South Park might be one of the only shows that call it as they see it. Creators Trey Parker and Matt Stone do not conform to ideologies and each episode is a satirical journey into how they view society.
Over the last few seasons, they came up with a character called “PC Principal,” who is a manifestation of the toxic politically correct culture – wearing garbage wrap-around sports shades, physically buff, defender of all women no matter the circumstances, and his main goal is to repeatedly rid society of certain non-PC language.
And if you think that it’s far-fetched, it’s not. It’s literally happening right now every single day. In fact, it happened twice in the last week to two big-time celebrities.
Many Americans are addicted to being offended.
It’s a harsh yet simple truth that will probably never change no matter the context or circumstances. Some people just crave the drama. It’s a way for them to achieve that attention that they seek.
It works on some but not on others, like those who see right through their fake outrage.
The PC Police dug way into an athlete’s past to shamelessly share a controversial homophobic slur he used multiple times on Twitter.
It happened over the weekend when NCAA football savant, Kyler Murray, won the Heisman Trophy on Saturday night. Murray, who is now likely to become a star baseball player instead of entering the NFL draft, was dragged through the mud about his use of the word “queer” six years ago.
The tweet has been deleted since but to say the context is unclear is an understatement.
On February 5, Twitter account from Kori Williams said, “You goin to let talk to like that Dubb D!”
And Kyler Murray responded, “Y’all are queers.”
In fact, he’s typed the word “queer” several times on his Twitter profile. These were comments he made when he was 15-years-old.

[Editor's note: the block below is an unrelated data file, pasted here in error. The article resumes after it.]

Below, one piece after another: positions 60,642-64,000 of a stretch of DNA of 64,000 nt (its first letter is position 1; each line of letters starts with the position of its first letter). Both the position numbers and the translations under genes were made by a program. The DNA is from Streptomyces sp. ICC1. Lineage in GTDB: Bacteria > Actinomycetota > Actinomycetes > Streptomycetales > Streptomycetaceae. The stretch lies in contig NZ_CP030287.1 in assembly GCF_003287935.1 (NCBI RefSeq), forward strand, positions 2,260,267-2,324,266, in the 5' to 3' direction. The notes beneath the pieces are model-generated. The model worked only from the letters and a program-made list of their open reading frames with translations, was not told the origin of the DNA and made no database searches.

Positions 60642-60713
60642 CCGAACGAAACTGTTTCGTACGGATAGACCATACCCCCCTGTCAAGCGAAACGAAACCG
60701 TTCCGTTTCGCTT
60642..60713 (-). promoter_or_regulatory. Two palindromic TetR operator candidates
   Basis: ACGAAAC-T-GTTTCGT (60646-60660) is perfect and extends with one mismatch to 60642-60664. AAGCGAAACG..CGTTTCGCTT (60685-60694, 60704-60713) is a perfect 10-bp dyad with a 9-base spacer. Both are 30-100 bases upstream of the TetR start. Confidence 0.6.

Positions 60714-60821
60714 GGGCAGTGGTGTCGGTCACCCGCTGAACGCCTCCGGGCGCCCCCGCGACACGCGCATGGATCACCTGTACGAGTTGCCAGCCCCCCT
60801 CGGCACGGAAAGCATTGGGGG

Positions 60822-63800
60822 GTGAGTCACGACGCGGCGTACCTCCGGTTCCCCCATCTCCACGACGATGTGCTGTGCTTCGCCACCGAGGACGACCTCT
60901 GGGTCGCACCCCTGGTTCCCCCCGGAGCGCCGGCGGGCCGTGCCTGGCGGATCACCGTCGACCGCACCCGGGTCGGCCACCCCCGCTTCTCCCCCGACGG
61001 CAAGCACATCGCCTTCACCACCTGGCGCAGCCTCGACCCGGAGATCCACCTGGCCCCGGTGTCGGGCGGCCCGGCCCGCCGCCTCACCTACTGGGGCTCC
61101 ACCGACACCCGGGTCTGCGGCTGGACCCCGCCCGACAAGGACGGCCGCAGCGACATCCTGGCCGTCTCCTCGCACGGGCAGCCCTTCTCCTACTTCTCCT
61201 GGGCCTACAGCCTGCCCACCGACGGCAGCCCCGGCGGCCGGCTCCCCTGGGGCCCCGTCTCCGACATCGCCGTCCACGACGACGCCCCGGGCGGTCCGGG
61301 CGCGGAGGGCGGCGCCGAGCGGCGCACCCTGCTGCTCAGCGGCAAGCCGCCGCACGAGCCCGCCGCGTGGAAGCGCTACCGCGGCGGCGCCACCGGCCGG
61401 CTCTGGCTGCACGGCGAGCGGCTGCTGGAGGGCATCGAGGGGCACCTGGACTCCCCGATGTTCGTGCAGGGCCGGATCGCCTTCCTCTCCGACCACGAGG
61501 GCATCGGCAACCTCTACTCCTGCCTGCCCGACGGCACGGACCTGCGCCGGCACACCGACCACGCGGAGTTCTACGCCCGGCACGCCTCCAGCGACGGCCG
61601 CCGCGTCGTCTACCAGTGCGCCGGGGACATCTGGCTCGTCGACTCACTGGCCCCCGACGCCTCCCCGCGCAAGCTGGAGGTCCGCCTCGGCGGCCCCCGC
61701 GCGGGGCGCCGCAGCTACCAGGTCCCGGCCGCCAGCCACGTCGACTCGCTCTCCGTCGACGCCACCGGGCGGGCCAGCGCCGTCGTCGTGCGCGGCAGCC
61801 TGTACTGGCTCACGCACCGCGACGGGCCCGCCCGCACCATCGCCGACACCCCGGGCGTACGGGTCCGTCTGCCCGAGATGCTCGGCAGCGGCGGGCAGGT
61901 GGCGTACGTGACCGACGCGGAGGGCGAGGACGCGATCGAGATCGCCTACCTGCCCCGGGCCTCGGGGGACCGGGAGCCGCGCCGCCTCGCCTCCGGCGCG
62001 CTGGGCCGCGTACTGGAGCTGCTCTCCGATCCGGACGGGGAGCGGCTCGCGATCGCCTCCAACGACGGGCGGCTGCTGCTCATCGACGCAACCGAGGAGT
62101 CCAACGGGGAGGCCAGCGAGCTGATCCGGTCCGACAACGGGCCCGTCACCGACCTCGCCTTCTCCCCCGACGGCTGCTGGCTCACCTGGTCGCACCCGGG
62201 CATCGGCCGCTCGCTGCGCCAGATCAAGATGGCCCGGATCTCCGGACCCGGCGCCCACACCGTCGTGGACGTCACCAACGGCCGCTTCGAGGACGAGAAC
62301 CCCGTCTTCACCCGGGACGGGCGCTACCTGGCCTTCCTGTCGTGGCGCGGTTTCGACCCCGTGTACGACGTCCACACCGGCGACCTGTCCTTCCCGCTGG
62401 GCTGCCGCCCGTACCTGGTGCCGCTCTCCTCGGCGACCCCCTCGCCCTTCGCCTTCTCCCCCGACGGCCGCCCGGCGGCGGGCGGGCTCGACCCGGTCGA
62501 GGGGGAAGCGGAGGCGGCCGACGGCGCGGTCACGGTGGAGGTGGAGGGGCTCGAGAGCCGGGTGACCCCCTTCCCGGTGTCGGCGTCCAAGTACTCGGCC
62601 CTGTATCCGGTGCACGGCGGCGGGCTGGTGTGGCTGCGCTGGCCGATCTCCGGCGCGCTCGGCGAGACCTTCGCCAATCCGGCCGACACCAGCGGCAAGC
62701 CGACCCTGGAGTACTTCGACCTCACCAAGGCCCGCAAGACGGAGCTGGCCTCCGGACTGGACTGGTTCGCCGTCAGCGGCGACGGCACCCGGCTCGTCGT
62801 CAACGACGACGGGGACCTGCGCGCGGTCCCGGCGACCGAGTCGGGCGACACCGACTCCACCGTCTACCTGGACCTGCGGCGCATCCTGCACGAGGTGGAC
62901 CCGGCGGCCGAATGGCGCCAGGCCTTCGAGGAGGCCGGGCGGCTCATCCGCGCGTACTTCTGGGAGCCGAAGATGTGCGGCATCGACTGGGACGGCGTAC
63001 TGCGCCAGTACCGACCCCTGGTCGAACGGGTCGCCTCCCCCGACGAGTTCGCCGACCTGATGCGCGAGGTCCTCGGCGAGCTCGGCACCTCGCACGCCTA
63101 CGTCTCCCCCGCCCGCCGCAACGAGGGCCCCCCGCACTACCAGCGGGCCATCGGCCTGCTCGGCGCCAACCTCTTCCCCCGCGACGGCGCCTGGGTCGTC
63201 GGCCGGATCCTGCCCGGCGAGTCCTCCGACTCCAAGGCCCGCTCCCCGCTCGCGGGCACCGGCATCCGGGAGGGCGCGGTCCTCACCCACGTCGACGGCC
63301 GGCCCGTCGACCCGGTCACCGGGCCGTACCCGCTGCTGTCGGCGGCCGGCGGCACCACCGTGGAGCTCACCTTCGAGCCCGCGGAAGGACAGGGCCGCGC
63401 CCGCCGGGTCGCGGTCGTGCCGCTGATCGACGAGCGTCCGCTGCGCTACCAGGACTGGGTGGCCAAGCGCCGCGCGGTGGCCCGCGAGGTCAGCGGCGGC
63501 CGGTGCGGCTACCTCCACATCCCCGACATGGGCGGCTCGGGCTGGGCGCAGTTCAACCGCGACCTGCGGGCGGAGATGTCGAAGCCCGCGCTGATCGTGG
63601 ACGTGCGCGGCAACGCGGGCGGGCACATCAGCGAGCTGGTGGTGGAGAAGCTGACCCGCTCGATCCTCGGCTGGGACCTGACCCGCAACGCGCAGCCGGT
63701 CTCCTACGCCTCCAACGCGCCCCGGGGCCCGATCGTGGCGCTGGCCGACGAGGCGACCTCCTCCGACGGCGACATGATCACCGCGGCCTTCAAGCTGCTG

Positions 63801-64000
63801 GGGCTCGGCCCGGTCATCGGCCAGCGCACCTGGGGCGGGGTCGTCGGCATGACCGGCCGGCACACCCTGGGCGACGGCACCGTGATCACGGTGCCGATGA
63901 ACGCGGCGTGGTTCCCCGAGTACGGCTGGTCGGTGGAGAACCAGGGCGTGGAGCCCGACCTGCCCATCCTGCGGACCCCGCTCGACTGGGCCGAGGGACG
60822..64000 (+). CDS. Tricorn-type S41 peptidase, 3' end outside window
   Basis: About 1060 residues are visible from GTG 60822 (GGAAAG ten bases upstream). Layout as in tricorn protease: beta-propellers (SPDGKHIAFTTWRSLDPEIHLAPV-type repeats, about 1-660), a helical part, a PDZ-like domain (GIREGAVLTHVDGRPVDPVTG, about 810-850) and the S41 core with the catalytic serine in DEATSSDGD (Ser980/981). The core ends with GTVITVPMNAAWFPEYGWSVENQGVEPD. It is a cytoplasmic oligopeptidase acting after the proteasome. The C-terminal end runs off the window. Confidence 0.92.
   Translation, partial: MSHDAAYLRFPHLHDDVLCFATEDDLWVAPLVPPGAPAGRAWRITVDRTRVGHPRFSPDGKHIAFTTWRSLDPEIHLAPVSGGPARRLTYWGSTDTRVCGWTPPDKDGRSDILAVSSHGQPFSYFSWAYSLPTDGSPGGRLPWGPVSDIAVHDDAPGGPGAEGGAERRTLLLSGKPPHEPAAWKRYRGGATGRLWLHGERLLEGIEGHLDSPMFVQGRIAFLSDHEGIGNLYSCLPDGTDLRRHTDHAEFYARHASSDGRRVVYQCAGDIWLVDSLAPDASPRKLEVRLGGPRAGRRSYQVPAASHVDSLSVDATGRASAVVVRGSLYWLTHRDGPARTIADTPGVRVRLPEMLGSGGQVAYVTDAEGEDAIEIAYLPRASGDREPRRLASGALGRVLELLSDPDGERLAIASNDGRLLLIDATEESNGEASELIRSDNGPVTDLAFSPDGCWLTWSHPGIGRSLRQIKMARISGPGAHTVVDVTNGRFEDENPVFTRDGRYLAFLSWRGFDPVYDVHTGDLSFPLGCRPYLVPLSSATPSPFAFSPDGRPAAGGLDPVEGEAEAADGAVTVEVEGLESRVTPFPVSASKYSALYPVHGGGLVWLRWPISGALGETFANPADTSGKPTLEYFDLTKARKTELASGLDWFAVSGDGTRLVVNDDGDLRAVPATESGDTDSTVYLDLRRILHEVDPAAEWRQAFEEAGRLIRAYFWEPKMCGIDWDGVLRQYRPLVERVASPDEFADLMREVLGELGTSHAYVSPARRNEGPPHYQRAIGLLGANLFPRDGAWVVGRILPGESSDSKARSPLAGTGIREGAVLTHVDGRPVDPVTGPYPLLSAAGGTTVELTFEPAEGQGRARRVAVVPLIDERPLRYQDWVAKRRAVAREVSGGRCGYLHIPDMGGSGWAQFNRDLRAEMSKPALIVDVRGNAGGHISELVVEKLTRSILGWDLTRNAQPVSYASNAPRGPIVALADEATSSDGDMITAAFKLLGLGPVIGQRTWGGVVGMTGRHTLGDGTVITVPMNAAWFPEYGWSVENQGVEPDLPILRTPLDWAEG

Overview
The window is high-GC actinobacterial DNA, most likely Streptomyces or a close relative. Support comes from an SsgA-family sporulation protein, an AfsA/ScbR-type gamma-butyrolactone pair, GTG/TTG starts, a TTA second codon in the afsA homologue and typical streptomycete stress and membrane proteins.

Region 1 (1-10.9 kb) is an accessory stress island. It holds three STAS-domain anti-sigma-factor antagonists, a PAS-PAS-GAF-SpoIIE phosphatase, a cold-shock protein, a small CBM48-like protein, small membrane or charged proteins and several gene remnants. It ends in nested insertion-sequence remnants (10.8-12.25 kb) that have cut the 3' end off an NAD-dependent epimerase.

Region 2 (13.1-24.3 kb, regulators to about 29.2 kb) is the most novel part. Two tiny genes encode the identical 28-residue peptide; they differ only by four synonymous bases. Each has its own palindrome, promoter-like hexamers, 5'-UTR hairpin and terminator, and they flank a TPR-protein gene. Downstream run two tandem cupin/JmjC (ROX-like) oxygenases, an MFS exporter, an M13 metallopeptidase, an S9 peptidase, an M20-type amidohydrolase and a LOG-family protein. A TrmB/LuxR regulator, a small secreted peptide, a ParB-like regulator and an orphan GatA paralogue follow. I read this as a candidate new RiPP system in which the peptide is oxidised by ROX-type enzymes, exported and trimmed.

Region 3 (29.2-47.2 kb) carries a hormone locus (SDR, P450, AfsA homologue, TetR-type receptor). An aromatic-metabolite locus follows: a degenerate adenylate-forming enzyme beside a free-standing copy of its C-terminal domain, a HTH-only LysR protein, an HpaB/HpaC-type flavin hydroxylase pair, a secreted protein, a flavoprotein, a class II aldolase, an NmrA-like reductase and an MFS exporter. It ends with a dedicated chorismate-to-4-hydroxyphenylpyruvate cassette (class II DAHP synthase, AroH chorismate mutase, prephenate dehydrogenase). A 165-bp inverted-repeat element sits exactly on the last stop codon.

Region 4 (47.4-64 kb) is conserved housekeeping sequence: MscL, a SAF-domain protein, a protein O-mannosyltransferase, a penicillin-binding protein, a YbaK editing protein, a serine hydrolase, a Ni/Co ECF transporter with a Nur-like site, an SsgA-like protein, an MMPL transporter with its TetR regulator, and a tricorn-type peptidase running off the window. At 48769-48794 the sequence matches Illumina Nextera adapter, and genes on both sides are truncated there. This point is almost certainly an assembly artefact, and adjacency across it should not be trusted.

Consequently, he deleted and apologized for his comments.
I apologize for the tweets that have come to light tonight from when I was 14 and 15. I used a poor choice of word that doesn’t reflect who I am or what I believe. I did not intend to single out any individual or group.
— Kyler Murray (@TheKylerMurray) December 9, 2018
There’s no question that Murray shouldn’t have used that word over and over again in a derogatory way, but where it’s dicey and suspect is the timing of all of this.
The PC police waited for the opportune moment to “pounce” as soon as they achieved these amazing feats. These aren’t coincidences. This is what they do. They want to ruin careers.
There are countless times this has happened. Last week it was Kevin Hart when the Academy Awards announced he would host.
In July, Atlanta Braves pitcher Sean Newcomb’s tweeted homophobic slurs magically surfaced from years earlier when he was in high school.
In fact, in July, three different MLB players’ tweets magically resurfaced forcing them all to apologize and insist that they’ve changed.
Take everything with a grain of salt when this happens. People change. And sometimes, especially in Murray’s case, they are way too young to really acknowledge the consequences of tweeting a word like “queer.” Unfortunately, that kind of jargon is quite common amongst young men, especially athletes.
Just remember that nobody’s perfect. These comments aren’t meant to be malicious but that’s how they are perceived when they resurface.